I have had many constituents visit my office since being elected who are desperate. People with disabilities having all income cut off through not being able to get to assessments as far afield as Manchester. Families being forced to move out of their homes or face financial penalties because they have the audacity to have a spare bedroom. Not to mention the anticipation of the impending tax credit cuts to be inflicted next May, where many working families stand to lose thousands of pounds a year.

In July I voted against the government’s welfare bill and I welcome that the new Labour leadership has taken this stance and that we voted as a party to oppose the bill in September.

Some may simply say that getting people into work is the answer. Unfortunately our town is being starved of investment, with the government playing politics with devolution and decisions on transport infrastructure and as a result Dewsbury suffers and fails to grow and provide the jobs required. The figures are more concerning in other ways too. Many of those below the poverty line are actually in work, the governments so called ‘strivers’.  It is mainly those in work who will lose out financially with the impending tax credit cuts. The combination of these cuts and the Chancellor’s so called ‘living wage’ set to come into force in May, is doing no more than giving with one hand and taking away more with the other, leaving many more families struggling to pay their bills and provide a decent standard of living for their children.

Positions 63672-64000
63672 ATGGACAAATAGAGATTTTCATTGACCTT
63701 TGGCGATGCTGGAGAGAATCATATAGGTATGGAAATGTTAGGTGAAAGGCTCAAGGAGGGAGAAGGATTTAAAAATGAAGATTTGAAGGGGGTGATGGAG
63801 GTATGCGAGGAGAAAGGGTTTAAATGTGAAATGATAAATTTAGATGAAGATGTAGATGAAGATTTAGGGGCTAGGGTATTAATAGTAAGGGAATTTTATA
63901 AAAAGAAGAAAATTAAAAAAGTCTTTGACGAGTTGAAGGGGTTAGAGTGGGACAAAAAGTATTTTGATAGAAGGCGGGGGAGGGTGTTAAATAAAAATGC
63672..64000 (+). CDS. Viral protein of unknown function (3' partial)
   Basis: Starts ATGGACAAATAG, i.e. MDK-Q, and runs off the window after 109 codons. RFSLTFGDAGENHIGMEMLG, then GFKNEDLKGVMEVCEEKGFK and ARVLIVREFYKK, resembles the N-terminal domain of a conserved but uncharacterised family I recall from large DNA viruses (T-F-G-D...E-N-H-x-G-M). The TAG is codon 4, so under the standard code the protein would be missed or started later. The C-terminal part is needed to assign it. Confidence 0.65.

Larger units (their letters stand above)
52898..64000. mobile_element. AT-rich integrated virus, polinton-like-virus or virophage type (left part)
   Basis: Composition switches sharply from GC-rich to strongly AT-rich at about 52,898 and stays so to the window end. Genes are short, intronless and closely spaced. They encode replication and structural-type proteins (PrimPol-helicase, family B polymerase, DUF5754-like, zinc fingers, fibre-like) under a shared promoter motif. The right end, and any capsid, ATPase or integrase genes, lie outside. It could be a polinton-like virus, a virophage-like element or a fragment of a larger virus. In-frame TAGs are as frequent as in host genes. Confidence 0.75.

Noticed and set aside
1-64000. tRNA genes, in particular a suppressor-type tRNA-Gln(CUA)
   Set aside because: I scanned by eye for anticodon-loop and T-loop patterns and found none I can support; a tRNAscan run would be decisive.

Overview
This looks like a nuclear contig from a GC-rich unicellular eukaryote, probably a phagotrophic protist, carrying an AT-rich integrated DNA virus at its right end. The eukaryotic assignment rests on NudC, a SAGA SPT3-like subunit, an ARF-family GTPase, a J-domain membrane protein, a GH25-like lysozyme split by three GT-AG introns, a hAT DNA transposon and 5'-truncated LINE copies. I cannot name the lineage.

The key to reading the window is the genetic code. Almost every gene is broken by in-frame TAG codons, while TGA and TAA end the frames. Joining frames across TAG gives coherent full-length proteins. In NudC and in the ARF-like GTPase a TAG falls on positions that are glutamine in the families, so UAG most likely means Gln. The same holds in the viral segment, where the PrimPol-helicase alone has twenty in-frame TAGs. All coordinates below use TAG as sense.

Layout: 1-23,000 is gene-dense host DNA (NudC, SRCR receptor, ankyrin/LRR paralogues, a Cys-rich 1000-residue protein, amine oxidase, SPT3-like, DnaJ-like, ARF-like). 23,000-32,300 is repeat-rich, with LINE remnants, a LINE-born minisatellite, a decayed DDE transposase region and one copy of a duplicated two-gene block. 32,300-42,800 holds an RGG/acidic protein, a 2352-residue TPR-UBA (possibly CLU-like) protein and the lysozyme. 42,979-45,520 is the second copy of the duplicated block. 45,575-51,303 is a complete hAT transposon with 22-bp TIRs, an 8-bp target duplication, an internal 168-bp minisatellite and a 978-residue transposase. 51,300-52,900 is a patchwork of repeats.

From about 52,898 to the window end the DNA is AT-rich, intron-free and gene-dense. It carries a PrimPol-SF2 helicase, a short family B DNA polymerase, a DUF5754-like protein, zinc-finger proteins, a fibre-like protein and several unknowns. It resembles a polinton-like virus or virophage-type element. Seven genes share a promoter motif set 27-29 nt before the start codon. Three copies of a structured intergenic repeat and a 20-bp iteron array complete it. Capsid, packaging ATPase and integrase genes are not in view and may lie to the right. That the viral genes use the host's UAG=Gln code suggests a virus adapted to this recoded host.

But on top of jobs, wages and benefits the government fails to address the other huge contributor to deprivation - the lack of affordable housing. Private sector rents are spiralling out of control with rents on average £1000 more than in 2010. Despite this David Cameron plans to sell off more and more social housing stock at knock down prices. History shows that this is false economy, with former social housing falling into the hands of private landlords who are able to charge exorbitant rents and push up the housing benefits bill.

For many in Dewsbury, home ownership is an impossible dream. With average first time buyer deposits ranging between £16,000 & £20,000 based on research from Yorkshire Building Society. David Cameron announced at Conservative conference last week his new starter home plan, a scheme aimed at helping the younger generation get on the housing ladder as opposed to renting. However research from the housing charity Shelter suggests that in 98% of local authorities, those earning George Osborne’s so called ‘Living Wage’ would not be able to afford one of these starter homes. For many generations rip-off rent will continue.